Japan Geoscience Union Meeting 2018

Presentation information

[EE] Evening Poster

A (Atmospheric and Hydrospheric Sciences) » A-CG Complex & General

[A-CG36] Satellite Earth Environment Observation

Thu. May 24, 2018 5:15 PM - 6:30 PM Poster Hall (International Exhibition Hall7, Makuhari Messe)

convener:Riko Oki(Japan Aerospace Exploration Agency), Yoshiaki HONDA(Center for Environmental Remote Sensing, Chiba University), Yukari Takayabu(東京大学 大気海洋研究所, 共同), Tsuneo Matsunaga(Center for Global Environmental Research and Satellite Observation Center, National Institute for Environmental Studies)

[ACG36-P10] Dependence on Spectral Reflectance of Surface Properties at Railroad Valley Playa for GOSAT/GOSAT-2 Vicarious Calibration

*Takehiko Arai1, Tsuneo Matsunaga1 (1.National Institute for Environmental Studies)

Keywords:Green house gas, GOSAT, Railroad Valley, Vicarious calibration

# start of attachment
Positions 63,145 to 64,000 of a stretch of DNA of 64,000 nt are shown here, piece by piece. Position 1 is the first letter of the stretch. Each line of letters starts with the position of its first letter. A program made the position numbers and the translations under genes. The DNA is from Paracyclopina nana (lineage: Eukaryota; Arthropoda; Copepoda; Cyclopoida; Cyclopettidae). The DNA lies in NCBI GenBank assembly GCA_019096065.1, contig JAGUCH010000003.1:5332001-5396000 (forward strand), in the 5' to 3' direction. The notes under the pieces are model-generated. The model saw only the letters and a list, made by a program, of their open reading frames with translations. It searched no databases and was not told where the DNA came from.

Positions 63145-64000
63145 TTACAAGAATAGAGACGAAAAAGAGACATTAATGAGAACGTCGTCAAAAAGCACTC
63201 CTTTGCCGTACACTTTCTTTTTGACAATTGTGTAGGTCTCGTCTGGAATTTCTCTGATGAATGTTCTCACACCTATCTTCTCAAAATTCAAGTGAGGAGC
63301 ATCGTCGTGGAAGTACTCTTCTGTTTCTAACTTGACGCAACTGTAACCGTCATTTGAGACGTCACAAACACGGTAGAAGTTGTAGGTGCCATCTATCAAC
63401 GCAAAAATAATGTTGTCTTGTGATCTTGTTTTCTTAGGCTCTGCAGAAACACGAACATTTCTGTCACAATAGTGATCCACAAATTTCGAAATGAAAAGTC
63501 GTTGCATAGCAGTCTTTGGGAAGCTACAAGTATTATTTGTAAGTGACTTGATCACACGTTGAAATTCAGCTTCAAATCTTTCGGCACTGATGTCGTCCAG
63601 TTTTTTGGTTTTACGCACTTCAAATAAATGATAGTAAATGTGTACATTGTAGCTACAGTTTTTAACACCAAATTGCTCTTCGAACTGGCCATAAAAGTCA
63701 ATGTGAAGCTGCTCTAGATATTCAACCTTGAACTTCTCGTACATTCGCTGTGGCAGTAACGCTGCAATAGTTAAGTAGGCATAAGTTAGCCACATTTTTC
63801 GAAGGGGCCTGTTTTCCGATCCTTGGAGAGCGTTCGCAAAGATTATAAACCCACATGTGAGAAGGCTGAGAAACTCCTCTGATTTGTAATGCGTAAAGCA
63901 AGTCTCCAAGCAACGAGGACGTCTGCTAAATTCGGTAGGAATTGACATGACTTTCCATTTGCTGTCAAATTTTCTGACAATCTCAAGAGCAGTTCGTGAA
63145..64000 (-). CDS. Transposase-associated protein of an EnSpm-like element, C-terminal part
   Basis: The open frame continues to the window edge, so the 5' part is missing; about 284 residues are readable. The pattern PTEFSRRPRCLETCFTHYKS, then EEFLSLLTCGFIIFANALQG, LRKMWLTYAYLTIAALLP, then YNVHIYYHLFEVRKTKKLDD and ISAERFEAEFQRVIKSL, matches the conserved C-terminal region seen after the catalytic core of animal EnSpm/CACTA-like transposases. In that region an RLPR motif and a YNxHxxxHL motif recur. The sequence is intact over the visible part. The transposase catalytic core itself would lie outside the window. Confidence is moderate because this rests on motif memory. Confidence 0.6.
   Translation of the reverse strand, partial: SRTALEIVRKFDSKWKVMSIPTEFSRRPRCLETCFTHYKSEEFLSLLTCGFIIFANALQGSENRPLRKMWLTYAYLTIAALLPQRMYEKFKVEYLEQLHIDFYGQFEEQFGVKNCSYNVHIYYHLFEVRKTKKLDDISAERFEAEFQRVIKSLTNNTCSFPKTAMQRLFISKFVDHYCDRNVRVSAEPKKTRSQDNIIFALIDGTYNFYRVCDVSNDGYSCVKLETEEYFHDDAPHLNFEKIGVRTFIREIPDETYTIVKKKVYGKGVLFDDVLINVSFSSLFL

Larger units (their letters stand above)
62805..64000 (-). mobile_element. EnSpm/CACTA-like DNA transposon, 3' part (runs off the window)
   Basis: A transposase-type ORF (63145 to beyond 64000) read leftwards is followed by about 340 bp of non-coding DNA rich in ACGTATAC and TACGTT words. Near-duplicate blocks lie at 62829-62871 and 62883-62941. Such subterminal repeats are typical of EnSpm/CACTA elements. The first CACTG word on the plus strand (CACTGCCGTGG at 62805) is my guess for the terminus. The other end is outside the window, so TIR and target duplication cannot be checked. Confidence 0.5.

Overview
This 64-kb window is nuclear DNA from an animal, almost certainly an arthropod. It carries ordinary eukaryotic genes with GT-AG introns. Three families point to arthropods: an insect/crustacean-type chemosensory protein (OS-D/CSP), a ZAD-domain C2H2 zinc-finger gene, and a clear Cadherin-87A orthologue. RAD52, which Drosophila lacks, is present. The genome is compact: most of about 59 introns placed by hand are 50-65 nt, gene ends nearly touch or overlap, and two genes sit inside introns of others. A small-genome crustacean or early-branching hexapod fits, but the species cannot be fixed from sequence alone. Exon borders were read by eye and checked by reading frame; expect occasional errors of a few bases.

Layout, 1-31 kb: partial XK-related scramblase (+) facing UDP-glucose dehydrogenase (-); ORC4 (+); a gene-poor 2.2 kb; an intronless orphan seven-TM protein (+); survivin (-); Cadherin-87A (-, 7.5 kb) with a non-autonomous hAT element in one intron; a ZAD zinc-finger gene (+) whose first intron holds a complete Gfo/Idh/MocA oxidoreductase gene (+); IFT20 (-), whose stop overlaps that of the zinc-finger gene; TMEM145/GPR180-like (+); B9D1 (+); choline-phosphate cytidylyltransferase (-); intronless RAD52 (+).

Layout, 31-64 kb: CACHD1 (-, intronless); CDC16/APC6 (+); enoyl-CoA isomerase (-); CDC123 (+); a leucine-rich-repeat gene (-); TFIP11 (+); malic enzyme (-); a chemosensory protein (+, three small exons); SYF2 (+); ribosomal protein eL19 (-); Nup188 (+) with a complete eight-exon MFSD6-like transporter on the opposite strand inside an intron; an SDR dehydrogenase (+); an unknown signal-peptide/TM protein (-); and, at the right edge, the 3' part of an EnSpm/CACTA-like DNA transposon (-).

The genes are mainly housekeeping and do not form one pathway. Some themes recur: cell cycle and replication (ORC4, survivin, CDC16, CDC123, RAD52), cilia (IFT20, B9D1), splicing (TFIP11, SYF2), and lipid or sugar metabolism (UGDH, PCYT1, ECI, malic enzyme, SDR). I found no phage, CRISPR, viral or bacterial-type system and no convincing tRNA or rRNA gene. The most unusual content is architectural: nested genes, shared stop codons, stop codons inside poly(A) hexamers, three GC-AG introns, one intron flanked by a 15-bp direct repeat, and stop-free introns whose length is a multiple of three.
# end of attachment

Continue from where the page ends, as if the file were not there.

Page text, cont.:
GOSAT and the next generation GOSAT-2 satellites estimate the concentration of greenhouse gases, and distribution of aerosol and cloud by observing solar light reflection and radiation from surface and atmosphere of the Earth. A bidirectional reflectance distribution function (BRDF) is required for the estimation because the surface reflectance of solar light varies with the observation geometry and the surface condition. The purpose of this study is to search for an appropriate BRDF model of Railroad Valley playa, Nevada (RRV) for the sensor calibration of GOSAT. We measured the radiance factor of RRV by varying with solar incident angles and observed angles using a spectroradiometer (FieldSpec4, ASD Inc.) mounted on a one-axis goniometer. The surface sands were shifted to several sizes of grain (75, 125, 250, 500, and 1000 μm). We determined the Hapke parameters (Hapke, 2012) as the BRDF for the observed radiance factor of the sands by the least squares fitting with the free parameters of a single scattering albedo, an asymmetric factor, a shadow hiding opposition effect parameter, and a mean slope angle. This result indicates that the albedo was varied with the grain size and its physical state of the surface. Therefore, detail measurements of the surface properties at local sites, such as a filling factor, are significant to determine the precise albedo of the calibration site.